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Mitchell Marsh

Confident Marsh speaks on his role, backs Australia's chances at the T20 World Cup

An in-form Mitchell Marsh is ready to bat anywhere Australia needs him, but expects if called upon at the T20 World Cup it will be at No.3.

Marsh performed exceedingly well during Australia's recent tours of the West Indies and Bangladesh, where he was a pivotal part of their top-order. Though Australians had to endure defeats on both the tours with their batters especially struggling against spin, Marsh was a rare shining light. 

A string of good scores has bolstered his confidence ahead of the T20 World Cup, a fact which he alluded to during a media interaction. "I feel more confident in my preparation which often allows me to go out and play the game and perform for my team. When I prepare really well, I go out there full of confidence," he said. 

Many of Marsh's performances with the bat came at the No.3 spot but with Steve Smith's return to the squad, it remains to be seen where the all-rounder will slot into XI.

When quizzed on whether he would be disappointed the position would be taken away from him, Marsh revealed that he was happy to bat wherever the team demanded but predicted if he is in Australia's XI it will be at first drop.

"Look, I've said a number of times now over the last few months that whatever role I'm given in the team, I'll do it to the best of my ability. Whether it's at 3 or as a floater in the middle-order, we'll have to wait and see.

"I dare say that if I play in this tournament, I'll be listed at No. 3. But I think the beauty of our squad is that from three to six or even seven, all of us can float. It will just be a matter of game situation and who we think is best to go in next. So, I think I'll be at the top, but it's about being adaptable and being able to float with the guys that we've got coming after me."

Growing up on the fast and bouncy wickets in Western Australia, Marsh's improvement against spin has been the most notable aspect of his game over the past few months. He was one of the few Australian batters who looked comfortable facing the slower bowlers on the low and slow surfaces in the West Indies and Bangladesh.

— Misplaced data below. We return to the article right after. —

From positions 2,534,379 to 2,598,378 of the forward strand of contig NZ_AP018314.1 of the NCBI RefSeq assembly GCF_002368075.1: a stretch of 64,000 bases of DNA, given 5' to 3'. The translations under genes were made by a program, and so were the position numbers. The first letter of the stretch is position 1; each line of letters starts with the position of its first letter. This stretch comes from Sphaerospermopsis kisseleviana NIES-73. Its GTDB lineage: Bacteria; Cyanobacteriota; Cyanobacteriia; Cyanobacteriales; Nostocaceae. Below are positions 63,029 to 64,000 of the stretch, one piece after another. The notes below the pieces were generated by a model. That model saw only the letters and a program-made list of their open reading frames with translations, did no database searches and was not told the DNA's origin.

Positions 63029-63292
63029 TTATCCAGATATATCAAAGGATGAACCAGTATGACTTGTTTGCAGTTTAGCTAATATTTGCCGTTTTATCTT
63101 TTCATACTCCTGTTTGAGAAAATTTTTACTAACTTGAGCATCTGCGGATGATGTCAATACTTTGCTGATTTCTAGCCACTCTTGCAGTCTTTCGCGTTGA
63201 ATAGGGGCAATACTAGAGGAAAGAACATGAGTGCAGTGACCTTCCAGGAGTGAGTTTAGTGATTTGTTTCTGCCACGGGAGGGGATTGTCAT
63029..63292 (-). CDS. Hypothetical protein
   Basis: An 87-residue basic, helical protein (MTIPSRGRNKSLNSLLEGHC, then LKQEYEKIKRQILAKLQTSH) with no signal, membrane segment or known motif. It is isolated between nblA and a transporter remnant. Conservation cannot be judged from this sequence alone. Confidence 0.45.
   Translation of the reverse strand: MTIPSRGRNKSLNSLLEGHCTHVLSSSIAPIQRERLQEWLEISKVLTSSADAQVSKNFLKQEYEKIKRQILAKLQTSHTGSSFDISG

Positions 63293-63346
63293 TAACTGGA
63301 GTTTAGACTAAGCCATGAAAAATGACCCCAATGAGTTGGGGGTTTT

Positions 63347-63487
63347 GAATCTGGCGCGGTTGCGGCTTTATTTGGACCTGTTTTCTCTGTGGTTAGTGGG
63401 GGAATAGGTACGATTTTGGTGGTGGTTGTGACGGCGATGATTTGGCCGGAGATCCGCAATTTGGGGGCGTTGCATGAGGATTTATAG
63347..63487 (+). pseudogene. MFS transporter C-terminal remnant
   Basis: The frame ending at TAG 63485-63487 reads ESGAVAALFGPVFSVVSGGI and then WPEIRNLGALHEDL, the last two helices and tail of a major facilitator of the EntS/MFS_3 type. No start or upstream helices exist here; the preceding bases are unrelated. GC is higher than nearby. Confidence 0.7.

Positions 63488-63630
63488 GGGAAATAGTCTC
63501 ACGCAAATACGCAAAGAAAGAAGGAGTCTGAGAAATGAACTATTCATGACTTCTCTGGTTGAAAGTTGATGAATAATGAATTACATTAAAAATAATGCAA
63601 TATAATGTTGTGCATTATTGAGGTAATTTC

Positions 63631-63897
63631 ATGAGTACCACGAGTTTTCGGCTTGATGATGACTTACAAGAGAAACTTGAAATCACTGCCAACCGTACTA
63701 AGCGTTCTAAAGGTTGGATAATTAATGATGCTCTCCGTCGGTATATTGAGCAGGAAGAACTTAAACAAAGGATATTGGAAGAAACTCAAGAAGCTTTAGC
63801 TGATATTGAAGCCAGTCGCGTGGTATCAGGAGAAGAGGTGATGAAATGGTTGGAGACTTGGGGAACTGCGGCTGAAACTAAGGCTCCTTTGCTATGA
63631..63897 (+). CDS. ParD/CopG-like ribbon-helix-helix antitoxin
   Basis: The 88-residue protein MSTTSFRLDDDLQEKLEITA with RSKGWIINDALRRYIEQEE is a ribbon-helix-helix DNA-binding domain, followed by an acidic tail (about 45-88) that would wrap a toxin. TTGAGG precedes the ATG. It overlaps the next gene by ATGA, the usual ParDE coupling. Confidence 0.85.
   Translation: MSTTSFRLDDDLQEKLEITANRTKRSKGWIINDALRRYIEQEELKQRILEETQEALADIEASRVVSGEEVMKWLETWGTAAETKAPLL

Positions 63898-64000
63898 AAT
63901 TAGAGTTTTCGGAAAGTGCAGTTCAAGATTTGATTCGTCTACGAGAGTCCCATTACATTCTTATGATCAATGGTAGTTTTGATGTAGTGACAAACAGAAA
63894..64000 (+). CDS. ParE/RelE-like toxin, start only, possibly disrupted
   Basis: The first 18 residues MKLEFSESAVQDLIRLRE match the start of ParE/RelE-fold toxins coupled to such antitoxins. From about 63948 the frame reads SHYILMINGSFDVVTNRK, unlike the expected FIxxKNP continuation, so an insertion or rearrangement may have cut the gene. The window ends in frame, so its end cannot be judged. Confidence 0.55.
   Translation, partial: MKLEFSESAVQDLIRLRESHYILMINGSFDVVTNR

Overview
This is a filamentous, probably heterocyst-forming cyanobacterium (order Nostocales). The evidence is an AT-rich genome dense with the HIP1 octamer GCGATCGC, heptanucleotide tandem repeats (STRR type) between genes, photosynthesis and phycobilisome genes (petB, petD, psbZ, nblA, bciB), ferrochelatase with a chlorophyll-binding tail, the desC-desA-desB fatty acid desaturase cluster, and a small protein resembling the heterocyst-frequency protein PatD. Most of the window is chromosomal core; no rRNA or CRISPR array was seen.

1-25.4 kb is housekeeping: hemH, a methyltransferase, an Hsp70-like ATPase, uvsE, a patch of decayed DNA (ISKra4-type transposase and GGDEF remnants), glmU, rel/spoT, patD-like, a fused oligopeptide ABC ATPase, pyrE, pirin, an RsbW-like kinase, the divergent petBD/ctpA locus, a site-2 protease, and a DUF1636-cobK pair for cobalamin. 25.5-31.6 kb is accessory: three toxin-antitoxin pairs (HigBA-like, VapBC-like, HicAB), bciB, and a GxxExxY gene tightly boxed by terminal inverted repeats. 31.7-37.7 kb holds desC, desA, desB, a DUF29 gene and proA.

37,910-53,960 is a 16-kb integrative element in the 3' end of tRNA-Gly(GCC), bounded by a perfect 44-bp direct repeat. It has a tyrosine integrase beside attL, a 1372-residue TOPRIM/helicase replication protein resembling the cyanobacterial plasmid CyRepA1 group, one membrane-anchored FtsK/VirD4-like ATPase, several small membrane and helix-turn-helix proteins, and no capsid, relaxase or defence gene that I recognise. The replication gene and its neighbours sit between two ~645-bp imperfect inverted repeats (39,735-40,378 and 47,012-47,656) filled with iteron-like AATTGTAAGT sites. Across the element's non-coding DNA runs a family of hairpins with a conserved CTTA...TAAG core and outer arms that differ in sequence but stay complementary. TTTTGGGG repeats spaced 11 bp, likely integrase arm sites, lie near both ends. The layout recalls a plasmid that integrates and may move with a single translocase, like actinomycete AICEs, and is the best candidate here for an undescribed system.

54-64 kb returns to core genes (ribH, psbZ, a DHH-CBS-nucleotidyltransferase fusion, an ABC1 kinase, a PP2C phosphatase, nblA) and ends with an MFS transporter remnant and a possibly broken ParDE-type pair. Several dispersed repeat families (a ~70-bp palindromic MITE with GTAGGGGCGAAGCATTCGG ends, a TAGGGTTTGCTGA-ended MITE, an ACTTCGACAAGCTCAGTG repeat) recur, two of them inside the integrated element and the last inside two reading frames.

Speaking on how the improvement came about, Marsh said, "I've worked really hard on my game against spin. Probably more so around the rotation of strike and making sure I'm getting off strike through those middle overs in white-ball cricket."

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The all-rounder also revealed the conversations which he had with his teammate Adam Zampa on areas of his game that he needed to work on to fare better against the slower bowlers. Marsh stated: "I just asked him (Zampa), where he would bowl to me to try and stop me from scoring. If I could try and nullify the bowlers from doing that and get the game a bit more on my terms when playing against spin, it becomes a little bit easier, you get more boundary options."

The T20 World Cup has been one trophy on which Australia have not laid their hands on and have often flattered to deceive. Their preparations for the tournament have been less than ideal in terms of results on the field, but Marsh strongly believes that they have a core group of players who have the capacity to go all the way. 

"I believe we've had the squad every time to go all the way. Obviously, our full squad hasn't been finalized yet. But we've got a great core group of players and hopefully this year, we can go one better."

Marsh aggregated 219 runs in the series in West Indies and followed that up and followed that up with 156 runs in Bangladesh. When asked whether he was in the prime form of his career in T20 cricket, Marsh stated that confidence in his mental and physical abilities was the key. 

"I certainly feel very confident going into the T20 World Cup with my form and where I'm at mentally and physically, which has been great."

Skipper Aaron Finch and head coach Justin Langer will certainly hope that this confidence carries on into the tournament, as Australia hunt for their maiden T20 World Cup glory.